Final Season, The
United States, 2007
U.S. Release Date:
PG (Nothing Objectionable)
Theatrical Aspect Ratio:
Sean Astin, Powers Boothe, Rachael Leigh Cook, Michael Angarano, Tom Arnold
David M. Evans
Art D'Alessandro, James Grayford
Yari Film Group
No one could accuse David M. Evans of a lack of ambition. In The Final Season, he takes a standard sports cliché - the underdog team facing a big game - and grafts onto it countless mediocre subplots. There are so many, in fact, that it would take a miniseries rather than a two-hour movie to tell the entire tale. This would be okay if the secondary stories were compelling, but every one is derivative, so there's not much to get excited about. The film's choppy editing leaves one with the feeling that half the movie was left on the cutting room floor and what's left is both uninspired and uninspiring. Evans' goal is to do for high school baseball what Hoosiers did for high school basketball, but to mention both titles in one sentence is almost an insult to a picture that many rank as the first or second all-time sports film.
To its credit, The Final Season does a decent job of establishing a sense of nostalgia about baseball. Much has been made in recent years about the sport losing its place to football as America's "National Pastime," but in David M. Evans' vision of 1991 Norway, Iowa, it's the center of life. As was the case in Hoosiers, where basketball games trumped all other activities, nothing is bigger in Norway than when the Tigers take the field. (Evans also directly references Hoosiers in several shots that show businesses closed at game time.) Those of us with an abiding love for baseball will recognize a kindred spirit in Evans (whose previous credits include the baseball-themed movie The Sandlot). It's too bad the script he's working from is so badly written. The dialogue zips past clichéd through ridiculous and all the way to painful. If you don't grimace during the kitchen heart-to-heart between Sean Astin and Rachael Leigh Cook, you're made of sterner stuff than I.
To make sure we don't mis-identify The Final Season as the demented formulaic concoction of its screenwriters, we are told (as is almost always the case with a sports movie) that this is "based on a true story." Whenever you see that caption, it's a good idea to keep the following phrase in mind: "Never let the facts get in the way of a good story." Hollywood certainly doesn't. The Final Season isn't a complete fabrication, but no viewer should expect to get a history lesson from what's on screen. (Although the news clips are from actual early '90s TV broadcasts, as is evident from the poor quality of the source material.)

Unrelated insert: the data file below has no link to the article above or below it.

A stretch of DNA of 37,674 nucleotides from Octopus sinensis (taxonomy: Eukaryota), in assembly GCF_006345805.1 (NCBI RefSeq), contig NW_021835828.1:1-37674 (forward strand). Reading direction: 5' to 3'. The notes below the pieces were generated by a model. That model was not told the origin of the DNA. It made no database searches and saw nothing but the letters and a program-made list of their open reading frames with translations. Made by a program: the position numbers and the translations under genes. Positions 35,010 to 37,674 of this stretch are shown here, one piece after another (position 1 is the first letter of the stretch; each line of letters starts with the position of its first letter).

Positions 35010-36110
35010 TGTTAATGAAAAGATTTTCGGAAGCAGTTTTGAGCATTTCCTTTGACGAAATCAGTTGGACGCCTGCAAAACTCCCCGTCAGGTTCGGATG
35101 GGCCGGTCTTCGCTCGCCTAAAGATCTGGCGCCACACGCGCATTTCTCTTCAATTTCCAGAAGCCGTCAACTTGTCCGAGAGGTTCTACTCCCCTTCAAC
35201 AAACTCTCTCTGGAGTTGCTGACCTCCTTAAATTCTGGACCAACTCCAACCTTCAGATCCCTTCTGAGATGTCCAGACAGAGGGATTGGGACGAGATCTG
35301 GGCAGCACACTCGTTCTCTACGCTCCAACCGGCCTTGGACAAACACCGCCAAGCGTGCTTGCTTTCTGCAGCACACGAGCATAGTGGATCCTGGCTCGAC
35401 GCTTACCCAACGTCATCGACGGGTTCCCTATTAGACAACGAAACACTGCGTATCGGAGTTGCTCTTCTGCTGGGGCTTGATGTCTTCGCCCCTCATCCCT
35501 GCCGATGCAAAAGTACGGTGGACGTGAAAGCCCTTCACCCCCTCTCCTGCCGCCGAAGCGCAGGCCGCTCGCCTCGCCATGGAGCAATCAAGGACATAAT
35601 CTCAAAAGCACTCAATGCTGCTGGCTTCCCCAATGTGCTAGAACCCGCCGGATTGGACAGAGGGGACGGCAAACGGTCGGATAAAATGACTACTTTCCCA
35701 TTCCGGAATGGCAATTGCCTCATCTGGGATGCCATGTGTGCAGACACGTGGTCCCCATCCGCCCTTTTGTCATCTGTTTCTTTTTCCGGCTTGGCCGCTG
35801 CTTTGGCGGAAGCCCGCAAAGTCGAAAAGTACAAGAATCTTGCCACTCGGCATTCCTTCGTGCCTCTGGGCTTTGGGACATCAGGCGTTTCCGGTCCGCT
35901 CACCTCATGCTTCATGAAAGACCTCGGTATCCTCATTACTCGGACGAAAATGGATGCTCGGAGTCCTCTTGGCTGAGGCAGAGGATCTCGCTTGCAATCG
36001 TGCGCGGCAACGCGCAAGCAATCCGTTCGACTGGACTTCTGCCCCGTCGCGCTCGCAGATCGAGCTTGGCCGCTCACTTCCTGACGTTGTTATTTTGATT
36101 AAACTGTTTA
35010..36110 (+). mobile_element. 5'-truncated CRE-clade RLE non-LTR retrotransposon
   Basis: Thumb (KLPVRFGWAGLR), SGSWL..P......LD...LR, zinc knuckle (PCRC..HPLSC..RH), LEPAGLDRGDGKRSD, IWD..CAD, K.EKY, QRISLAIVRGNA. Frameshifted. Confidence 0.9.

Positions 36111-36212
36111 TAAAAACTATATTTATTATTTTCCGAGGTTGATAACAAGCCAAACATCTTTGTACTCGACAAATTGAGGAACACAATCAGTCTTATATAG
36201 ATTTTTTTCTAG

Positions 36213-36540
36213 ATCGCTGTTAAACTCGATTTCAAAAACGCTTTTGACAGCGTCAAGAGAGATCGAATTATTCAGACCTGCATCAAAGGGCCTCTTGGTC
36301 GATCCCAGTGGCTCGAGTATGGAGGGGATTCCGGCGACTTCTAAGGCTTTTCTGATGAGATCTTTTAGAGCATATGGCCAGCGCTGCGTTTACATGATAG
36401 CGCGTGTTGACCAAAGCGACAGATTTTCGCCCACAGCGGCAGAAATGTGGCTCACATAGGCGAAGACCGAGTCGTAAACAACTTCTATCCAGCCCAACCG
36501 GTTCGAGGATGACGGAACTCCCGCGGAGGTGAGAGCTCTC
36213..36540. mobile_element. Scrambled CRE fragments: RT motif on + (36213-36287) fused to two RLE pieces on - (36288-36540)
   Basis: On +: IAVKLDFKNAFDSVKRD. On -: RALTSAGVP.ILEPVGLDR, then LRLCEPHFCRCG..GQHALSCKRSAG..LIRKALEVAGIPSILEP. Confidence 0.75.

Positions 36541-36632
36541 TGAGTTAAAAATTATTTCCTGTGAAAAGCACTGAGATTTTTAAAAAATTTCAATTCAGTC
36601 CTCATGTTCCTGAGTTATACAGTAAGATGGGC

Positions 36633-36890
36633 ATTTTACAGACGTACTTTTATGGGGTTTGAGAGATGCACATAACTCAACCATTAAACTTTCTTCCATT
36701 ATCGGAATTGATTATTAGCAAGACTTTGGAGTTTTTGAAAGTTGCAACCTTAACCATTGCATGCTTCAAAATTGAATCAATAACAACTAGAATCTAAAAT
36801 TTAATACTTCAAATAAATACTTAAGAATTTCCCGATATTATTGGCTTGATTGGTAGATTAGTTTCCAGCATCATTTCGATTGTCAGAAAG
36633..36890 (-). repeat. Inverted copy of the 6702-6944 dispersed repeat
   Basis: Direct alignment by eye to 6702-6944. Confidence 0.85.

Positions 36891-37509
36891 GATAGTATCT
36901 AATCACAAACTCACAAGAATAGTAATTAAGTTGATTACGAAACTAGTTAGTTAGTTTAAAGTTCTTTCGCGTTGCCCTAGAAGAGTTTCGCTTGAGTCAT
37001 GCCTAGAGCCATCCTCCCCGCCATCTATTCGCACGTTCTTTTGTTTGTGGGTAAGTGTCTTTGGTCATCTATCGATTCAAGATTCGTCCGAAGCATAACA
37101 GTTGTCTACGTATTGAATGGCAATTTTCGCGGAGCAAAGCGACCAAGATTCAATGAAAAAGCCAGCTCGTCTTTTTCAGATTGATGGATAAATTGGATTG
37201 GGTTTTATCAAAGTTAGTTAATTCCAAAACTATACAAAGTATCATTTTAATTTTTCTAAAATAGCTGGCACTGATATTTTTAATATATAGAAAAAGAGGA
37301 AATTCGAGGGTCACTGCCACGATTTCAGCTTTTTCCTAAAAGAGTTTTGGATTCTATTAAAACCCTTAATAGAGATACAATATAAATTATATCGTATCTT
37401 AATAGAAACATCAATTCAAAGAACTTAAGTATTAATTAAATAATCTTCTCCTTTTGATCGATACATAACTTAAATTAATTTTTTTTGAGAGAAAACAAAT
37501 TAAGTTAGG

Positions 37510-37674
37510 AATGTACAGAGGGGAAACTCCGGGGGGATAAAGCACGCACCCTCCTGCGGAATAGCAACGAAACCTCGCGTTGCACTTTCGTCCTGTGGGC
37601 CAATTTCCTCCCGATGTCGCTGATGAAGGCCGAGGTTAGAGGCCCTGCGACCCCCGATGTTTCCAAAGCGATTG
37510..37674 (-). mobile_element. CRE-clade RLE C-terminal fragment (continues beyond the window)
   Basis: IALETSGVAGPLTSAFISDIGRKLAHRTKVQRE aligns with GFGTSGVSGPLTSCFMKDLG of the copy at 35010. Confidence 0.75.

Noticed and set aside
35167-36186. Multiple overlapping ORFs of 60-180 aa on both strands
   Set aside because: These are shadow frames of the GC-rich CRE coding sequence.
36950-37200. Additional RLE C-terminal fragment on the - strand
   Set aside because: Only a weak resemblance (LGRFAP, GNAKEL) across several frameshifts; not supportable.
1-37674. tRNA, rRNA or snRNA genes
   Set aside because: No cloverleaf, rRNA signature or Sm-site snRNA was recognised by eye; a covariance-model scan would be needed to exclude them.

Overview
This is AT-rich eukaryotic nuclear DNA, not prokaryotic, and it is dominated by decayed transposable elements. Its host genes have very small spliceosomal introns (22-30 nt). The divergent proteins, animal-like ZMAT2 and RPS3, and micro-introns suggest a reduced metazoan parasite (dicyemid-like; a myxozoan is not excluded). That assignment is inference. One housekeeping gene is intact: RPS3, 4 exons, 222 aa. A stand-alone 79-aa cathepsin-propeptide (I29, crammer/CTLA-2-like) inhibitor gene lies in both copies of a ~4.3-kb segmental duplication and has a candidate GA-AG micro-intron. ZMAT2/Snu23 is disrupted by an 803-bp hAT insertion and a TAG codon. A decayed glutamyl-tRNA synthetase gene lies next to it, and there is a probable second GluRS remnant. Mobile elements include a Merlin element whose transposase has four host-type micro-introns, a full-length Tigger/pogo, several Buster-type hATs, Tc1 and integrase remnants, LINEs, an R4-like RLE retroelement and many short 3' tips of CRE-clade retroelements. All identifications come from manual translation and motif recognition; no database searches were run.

Sean Astin plays Kent Stock, an assistant to coach Jim Van Scoyoc (Powers Boothe), the legendary leader of the Norway Tigers, a team that's about to win its 19th State Championship. Unfortunately, Norway High School is about to merge with Madison High School and one of the results will be the dissolution of all Norway teams. After Van Scovoc is let go by the school board for making too many waves about the merger, Kent is lured back from a banking job in Saint Louis to take over the team for its final season. He walks into a mess. The school board wants him to fail. His players have little faith in him. His new would-be star catcher/outfielder, Mitch Akers (Michael Angarano), has an attitude problem. And the team bus driver has a heart attack and crashes the bus with all the players on board.
Sean Astin isn't an obscure actor. Sports fans know him from Rudy; everyone else knows him as Sam in The Lord of the Rings. Here, he might easily be mistaken for a plank of wood - that's how flat and inflexible his performance is. His scenes with Rachael Leigh Cook, who plays his love interest, are especially deadly. Cook is unconvincing as a tough, big city lawyer. She's attractive but worse than Astin at displaying emotion. The two best performers are Powers Boothe and Tom Arnold (as Mitch's father). How bad is the overall caliber of acting when Arnold is a standout?
Here's a rundown of what's crammed into the movie's bizarrely slim 115 minutes. The main story - and the one that consumes the most time - relates to the Tigers' attempts to claim one last championship. Both Kent and Mitch are searching for redemption and they pick up new girlfriends along the way. There are school board shenanigans designed to undermine the team. There's a junior pitcher trying to find the winning spirit. There's Tom Arnold as an absentee father. The town is in pain about losing the school. The bus driver has a heart attack. The old coach is put out to pasture. The priest removes his collar. And there's an asshole rival pitcher who doesn't get along with anyone, including his teammates. I'm pretty sure the kitchen sink can be found in there if you look hard enough.
Sports movies have become so generic and so common that it takes something unusual or affecting to spark an audience. The Final Season has neither. There's a lot of material here, but little is worthwhile. Everyone who sees this movie will think of Hoosiers. The similarities are too glaring to be ignored. But the first thought to occur to most will be to wonder how the basketball movie can be so powerful and the baseball equivalent so lifeless.